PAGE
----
Today's Lectionary Text
One day, after Moses had grown up, he went out to his people and saw their forced labor. He saw an Egyptian beating a Hebrew, one of his kinsfolk. He looked this way and that, and seeing no one he killed the Egyptian and hid him in the sand. When he went out the next day, he saw two Hebrews fighting; and he said to the one who was in the wrong, “Why do you strike your fellow Hebrew?” He answered, “Who made you a ruler and judge over us? Do you mean to kill me as you killed the Egyptian?” Then Moses was afraid and thought, “Surely the thing is known.” When Pharaoh heard of it, he sought to kill Moses.
But Moses fled from Pharaoh. He settled in the land of Midian, and sat down by a well.
Anger has two facets, positive and negative. Anger is an emotion entrenched within humanity, generally because of something untoward that happens to us. Elisabeth Kubler Ross’ stages of grief illuminates anger as the second stage in grieving a loss. In one of my previous lives when I worked a counselor, I encountered a young woman who I will call Sheila. At the age of 8, Sheila suddenly lost her mother Miriam from a seizure. Sheila could not believe this and was devastated. Following the death of her mother, her aunt took Sheila and her little sister in. In thinking about writing on the topic of anger, Sheila came to mind. The way in which anger affected Sheila stood out to me in a way that emphasizes that anger must be dealt with otherwise it can be very destructive not on to the one who carries the anger, but to those around him or her. Sheila had mourned her mother in silence and never displayed her emotions to her aunt or those around her.
The anger of losing her mother enveloped Sheila’s soul and life. She could not comprehend why God would take her mother. Where is God in this world of grief? Why is God silent when I suffer at the hands of my evil aunty? Sheila was so consumed by this anger that she hated everybody. She ended up needing interventional therapy to overcome her anger. This was the time I encountered her, helping, and supporting her through managing her grief of long standing. Her anger was deeply rooted in not having dealt with her mother’s the death. It took time and many sessions to get to the root cause of this emotion. Lesson from Sheila’s hidden anger was that when one is passive or too aggressive, it backfires strongly. We worked through identifying her triggers and outlined steps to help and support in dealing with her prolonged grief.
Indeed, many stories could be told concerning anger. The story in our scriptural context highlights Moses’ anger to his opponent, Egyptian slave master. Moses had encountered many life challenges which were endless and unbearable. The enslavement of the Hebrew people was a thorn in the flesh even though he lived a palace life. Imagine Moses told about the life he lived as a baby, hidden in the river Nile for three months, the adoption he experienced of enjoying luxuries in the palace while his Hebrew people suffered the pain of slavery.
Upsurge of Moses hidden anger is portrayed in the text. 11One day, after Moses had grown up, he went out to where his own people were and watched them at their hard labor. He saw an Egyptian beating a Hebrew, one of his own people. Moses, a Hebrew by blood, could not watch the abuse levied on his own people through slavery. He murdered the Egyptian abuser to protect his own native brother.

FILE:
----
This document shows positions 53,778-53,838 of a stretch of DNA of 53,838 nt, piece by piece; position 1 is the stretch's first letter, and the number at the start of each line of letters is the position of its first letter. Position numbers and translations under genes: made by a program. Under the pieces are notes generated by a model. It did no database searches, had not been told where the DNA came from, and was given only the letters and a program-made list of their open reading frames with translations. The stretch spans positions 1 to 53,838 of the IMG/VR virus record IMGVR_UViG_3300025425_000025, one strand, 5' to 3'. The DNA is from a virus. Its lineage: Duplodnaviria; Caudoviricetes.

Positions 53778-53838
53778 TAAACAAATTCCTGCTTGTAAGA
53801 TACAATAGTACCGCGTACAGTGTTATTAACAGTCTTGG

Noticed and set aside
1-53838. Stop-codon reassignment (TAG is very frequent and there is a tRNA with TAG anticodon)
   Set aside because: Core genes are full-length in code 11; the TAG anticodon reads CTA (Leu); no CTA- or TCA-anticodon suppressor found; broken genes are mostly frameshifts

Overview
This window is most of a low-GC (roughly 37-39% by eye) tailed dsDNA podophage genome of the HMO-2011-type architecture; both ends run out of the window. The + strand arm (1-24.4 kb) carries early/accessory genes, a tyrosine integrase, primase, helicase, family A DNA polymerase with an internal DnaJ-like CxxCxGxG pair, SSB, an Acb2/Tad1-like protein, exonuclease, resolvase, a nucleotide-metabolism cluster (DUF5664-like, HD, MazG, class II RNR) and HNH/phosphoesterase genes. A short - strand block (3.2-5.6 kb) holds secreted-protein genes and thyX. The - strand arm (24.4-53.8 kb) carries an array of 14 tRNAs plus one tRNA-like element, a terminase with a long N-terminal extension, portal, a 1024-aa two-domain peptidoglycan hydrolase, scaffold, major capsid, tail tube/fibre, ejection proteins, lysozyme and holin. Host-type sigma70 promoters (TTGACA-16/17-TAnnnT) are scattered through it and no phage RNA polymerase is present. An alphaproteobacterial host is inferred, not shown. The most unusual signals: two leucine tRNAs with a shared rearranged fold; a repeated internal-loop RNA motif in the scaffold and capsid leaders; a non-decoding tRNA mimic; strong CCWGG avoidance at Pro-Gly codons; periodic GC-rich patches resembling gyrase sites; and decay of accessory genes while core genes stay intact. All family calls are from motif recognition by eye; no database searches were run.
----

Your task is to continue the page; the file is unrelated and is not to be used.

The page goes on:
Well, honestly Moses committed a murder because of the hidden anger. He could not hold back his emotions and acted aggressively and ruthlessly. Can you imagine the courage he had to kill the Egyptian and buried the body in the sand right away? Addition ally, his fleeing to Midian when identified as a murderer. One would agree that this was the darkest side of prophet Moses’ life. These are the consequences of anger. Anger can be very destructive and consumes the one who carries it.
The scriptures speak to us too in many ways. We have our Moses moments where we cogently express our emotions. We have tangible negative emotions in our speech, writings, teachings, and even preaching. Hidden anger is very destructive and destroys the soul.
Precisely, there is need to manage our anger. We have various backgrounds and rooted stories which cause hidden anger. I am reminded about Jesus’ anger in the temple courts. 12And Jesus went into the temple of God, and cast out all them that sold and bought in the temple, and overthrew the tables of the moneychangers, and the seats of them that sold doves, 13And said unto them, It is written, My house shall be called the house of prayer; but ye have made it a den of thieves. (Matthew 21:12)
For the longest time in his ministry, Jesus saw the filthiness, selling of doves, money exchanging happening in the temple. Jesus’ anger was vented during Holy Week when he whipped the money changers, turned the tables upside down. One would regard this as “Jesus’ righteous anger.” What would we then call Moses’ hidden anger? Well, I would call it “justified anger. “Truth told, anger has its facets and must be managed well. We must be careful of the hidden anger!
-Rev. Ever Mudambanuki
United Church of Bennington
Solomon Yoked Parish
Prayer for Reflection
O God, we confess strongly about our negative emotions inhabited within our hearts. Teach us to be angry and not sin. Renew our hearts and minds to be manage anger and impart the virtue of self control in us. Amen
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